Monday, June 23, 2014

Simple comforts: Applying knitting and crocheting

Applying knitting and crocheting skills can be somewhat of a challenge to people if they haven't spent as much time doing those things as I have. Yes, I'm having to greatly restrain myself from throwing ideas and patterns at you. Fear not, this is not going to get complicated.... yet.

I'm going to go over two things that can either be crocheted or knit, and one thing that works best crocheted due to how "stretchy" knitting can be. I'll also give my recommendation on the best and most widely available cotton yarn.


From right to left: Knit washcloth, face
scrubbers and crocheted washcloth
Let you in on a little secret: washcloths are great for learning new stitches, be they knit or crocheted, and who's to say that you can't make even bath towels that way? That would require a lot more patience (read: stubbornness) for many folks, though.

So here are the most basic patterns (maybe the simplest ever) for knitting and crocheting a washcloth.


  1. Cast on 20 stitches.
  2. Do as many rows as needed to make the washcloth the size you want, in what's called a  Stockinette or Garter stitch.
  3. Cast off.


  1. Do 20 single crochet foundation stitches.
  2. Do however many rows you want in single crochet.
  3. Chain two after last row is finished, cut, pull through and pull on the thread end to tighten the two chain stitches down into a knot.  
Yes, I know I hear you "It can't be that simple."   Only it is that simple.  When it comes to any craft, due diligence and a willingness to put a project aside when you've become impatient is key.  No skill is too difficult to become at least competent in its basics.

Reusable Feminine Pads

Yes the one on the left is in camo.
Don't judge me.
These pads are honestly just as simple to make as the washcloths: knit or crochet them into whatever length and width you need, add two ties or wings with buttons to it, and you're done.  Heck, if you wanted to, you could use the washcloth that you just got done making.

"Isn't crochet or knitting too... holey... for this sort of thing?" I hear you asking.

No, actually it doesn't seem to be (and yes, I have used them!) For really heavy days, you can make three layers and single crochet around the three edges in order to hold them together. You will then have a thick enough pad and won't have to worry about leaks.  So far the best pattern I have found for making these is a simple crocheted oval:

See?  Not that hard to make an oval, and you can crochet or knit the pad in a rectangle if you'd prefer.


Just rinse them out (preferably in the bath tub) with COLD WATER and a very small amount of vinegar (half a teaspoon per cup of cold water),  let them air dry overnight, and toss in the laundry.  Seriously, that's it.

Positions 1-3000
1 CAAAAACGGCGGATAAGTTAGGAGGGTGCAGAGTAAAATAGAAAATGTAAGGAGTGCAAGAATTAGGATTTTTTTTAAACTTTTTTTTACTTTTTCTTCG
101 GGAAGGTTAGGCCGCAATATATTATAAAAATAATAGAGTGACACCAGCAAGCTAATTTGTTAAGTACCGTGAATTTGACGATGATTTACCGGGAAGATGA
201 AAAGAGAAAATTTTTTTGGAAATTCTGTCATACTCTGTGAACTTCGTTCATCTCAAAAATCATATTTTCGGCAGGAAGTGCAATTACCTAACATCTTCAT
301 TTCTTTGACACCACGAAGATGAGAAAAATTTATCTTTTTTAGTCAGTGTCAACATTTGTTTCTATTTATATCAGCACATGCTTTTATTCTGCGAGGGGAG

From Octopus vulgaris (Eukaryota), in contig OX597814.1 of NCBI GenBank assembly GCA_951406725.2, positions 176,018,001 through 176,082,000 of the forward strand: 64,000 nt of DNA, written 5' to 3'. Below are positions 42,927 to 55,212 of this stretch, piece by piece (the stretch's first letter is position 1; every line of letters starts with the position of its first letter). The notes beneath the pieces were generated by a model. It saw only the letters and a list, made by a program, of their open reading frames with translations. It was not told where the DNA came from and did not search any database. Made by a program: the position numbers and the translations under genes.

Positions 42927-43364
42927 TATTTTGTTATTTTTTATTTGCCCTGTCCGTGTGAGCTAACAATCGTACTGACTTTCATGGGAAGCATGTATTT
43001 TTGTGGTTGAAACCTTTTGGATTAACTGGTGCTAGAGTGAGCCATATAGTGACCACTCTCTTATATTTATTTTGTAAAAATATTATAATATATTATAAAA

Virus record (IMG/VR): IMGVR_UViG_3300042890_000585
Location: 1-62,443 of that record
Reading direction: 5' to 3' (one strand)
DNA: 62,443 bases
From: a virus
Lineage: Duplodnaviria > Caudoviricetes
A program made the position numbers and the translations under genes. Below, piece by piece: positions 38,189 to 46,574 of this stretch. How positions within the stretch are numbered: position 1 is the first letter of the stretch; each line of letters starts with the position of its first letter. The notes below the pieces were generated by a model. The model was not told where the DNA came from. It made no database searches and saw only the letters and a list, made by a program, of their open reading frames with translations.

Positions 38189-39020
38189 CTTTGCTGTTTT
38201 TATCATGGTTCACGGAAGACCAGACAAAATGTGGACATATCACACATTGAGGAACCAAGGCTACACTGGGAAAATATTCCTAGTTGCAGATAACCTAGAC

Re-usable bandages

These are the two bandages I made: one with ties and a plain one.
Here's hoping I never need to test them out, eh?
Now I know there are several of you who probably just cringed.  I'm not overly encouraging their use in the here and now, because we have the luxury of disposable bandages.  I am simply encouraging the knowledge that these are an option and that they are proving to be more sturdy than ones you might be able to make from fabric.

For anything bandage related, I recommend sticking with the single crochet or half double crochet.  Also, try to stay away from the colored cottons and stick to white or off-white so that you don't mix your re-usable bandages with any other stuff you might be making.

Green is knit, orange is crocheted.
Orange has been  used to wrap my  wrist on a few occasions.
It's also possible to crochet (for a lack of a better descriptor) ACE bandages. These don't work if knit; knitting, while excellent for making a lighter and more airy fabric, also stretches more.  Too much more actually, as you can see in my pic here on the left.  Crochet does give way as well - a small bit, but not enough to compromise it's use as a bandage however.

For the actual pattern, see "How to make a washcloth."  No, seriously, it's that easy.  Things do not have to complicated in their production in order to be useful.

Additional note: as I learned from a burn that happen on 6/11/14, these bandages soaked in cold water are awesome.  Just saying.


To keep things simple, I recommend all crocheted cloths like feminine pads, washcloths and bandages be made from COTTON ONLY.  Other yarns are made from polyesters, acrylics and wool.  Not only do these have noticeably more give in the finished product, but they are also much, much harder to clean again for re-use.   The most widely available brand of cotton is Lily Sugar'n Cream.  This yarn can be found at Wal*Mart, JoAnn Fabrics, Michael's (Not online), Hobby Lobby and of course Amazon.

Your best bets for good deals on this cotton are at JoAnn's, Amazon and Wal-Mart.  They come in a variety of colors and when making personal washcloths for individual members of the tribe, you can always choose a unique color set for each person.

There we go! Three very basic but very useful patterns that I hereby present as Exhibit A for why knowing the basics of these two skills is a very good idea. I will have updates on the use of those feminine pads, and will be providing you more patterns soon! They will show up either here or I'll throw them up on my personal blog.

Happy crafting!

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